Were The Anti-Federalists Right? By Betsy Newmark

In my Advanced Placement Government and Politics class, we’ve been talking about the Constitutional Convention and the fight over ratification. As we were listing the objections of the Anti-federalists to the proposed constitution, it struck all of us how relevant their criticisms are still today. They feared the powers of the presidency would lead to a monarchical power grab – imperial presidency fears, anyone. They said that the “necessary and proper” clause and the “general welfare” clause were too vague and would allow the federal government to do almost anything it wanted. Who could deny that that hasn’t happened? They feared that the legislators in Congress would grow away from the people and soon govern without concern for the popular will and worried that there were no term limits on the congressmen. And they worried over giving Congress the power to tax and were concerned over how far the federal government would interfere in the economy. Does any of that sound familiar to anyone? And they worried that unelected judges would have too much power without the people having any control over the courts.

Too often we downplay the concerns of the Anti-federalists because they were the losers of the debate and we now have such reverence for the Constitution. But their legacy lives on. First of all, we owe their strong objections for the Bill of Rights. And when you hear critics today of Congress, fears of executive power, complaints about the judiciary, the desire for term limits on Congressmen and the devolution of power back to the states, remember the Anti-federalists and how they foresaw all of this.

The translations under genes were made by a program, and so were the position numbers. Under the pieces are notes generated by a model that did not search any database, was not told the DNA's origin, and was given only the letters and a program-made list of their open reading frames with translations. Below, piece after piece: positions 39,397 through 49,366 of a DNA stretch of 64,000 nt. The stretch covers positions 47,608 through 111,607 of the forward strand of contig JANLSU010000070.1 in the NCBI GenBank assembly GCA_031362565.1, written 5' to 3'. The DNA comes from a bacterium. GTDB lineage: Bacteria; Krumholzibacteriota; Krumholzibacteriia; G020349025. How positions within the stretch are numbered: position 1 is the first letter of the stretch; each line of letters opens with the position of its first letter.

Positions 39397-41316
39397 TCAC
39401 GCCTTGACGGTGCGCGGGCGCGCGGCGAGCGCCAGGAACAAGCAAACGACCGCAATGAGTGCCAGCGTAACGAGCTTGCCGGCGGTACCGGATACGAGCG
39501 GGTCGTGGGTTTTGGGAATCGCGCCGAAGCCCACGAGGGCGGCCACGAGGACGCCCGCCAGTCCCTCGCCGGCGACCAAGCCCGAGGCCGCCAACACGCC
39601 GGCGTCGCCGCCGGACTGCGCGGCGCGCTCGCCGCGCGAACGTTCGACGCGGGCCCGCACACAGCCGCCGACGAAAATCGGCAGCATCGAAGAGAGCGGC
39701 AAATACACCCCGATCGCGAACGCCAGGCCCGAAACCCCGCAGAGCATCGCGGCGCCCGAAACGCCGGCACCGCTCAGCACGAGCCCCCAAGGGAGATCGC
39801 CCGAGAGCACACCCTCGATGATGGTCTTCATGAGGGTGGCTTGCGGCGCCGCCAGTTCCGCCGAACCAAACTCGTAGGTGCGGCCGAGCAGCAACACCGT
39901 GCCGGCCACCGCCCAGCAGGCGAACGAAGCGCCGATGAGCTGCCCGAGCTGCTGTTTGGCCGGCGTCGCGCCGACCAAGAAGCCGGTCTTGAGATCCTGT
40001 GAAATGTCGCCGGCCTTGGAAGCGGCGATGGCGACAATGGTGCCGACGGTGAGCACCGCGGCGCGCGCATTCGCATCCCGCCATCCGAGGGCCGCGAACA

In light of all this tribute to the Anti-federalists, Melanie Scarborough’s column yesterday seemed especially pertinent. She wrote about how people expect the federal government to do today what the Founders never dreamt of being the federal government’s rsponsibility.

Exemplifying the absurd, Congress even created a federal subsidy to help Americans buy converter boxes when television broadcasts shift from analog to digital. Where does the Constitution guarantee citizens the right to clear TV reception?

Listening to some of these candidates, one can only wonder if these people ever listen to themselves. Sen. Hillary Clinton, D-N.Y., wants taxpayers to give every baby born in the United States $5,000 at birth to encourage the habit of saving.

….Who would have dreamed a generation ago that citizens would let their government dictate the minutiae of everyday life such as where young children may ride in the car and what time teenagers have to be home — or that small businesses would be saddled with regulations on such things as carving butterfly shrimp?

Politicians peddle overweening government on the pretense of “keeping Americans secure.” But the Constitution requires government to provide for the common defense — not for individual safety. If you’re afraid of incorrectly carved shrimp, then stay home to eat.

Sometimes, when I’m listening to today’s politicians, I pause and wonder what the Anti-federalists would say. Heck, I wonder if those who supported the Constitution and sought to explain why the Anti-federalists didn’t need to worry about the powers of the new central government would recognize today’s federal government. Hamilton perhaps would recognize that government, but Madison? I’m not so sure.

This content was used with the permission of Betsy’s Page.

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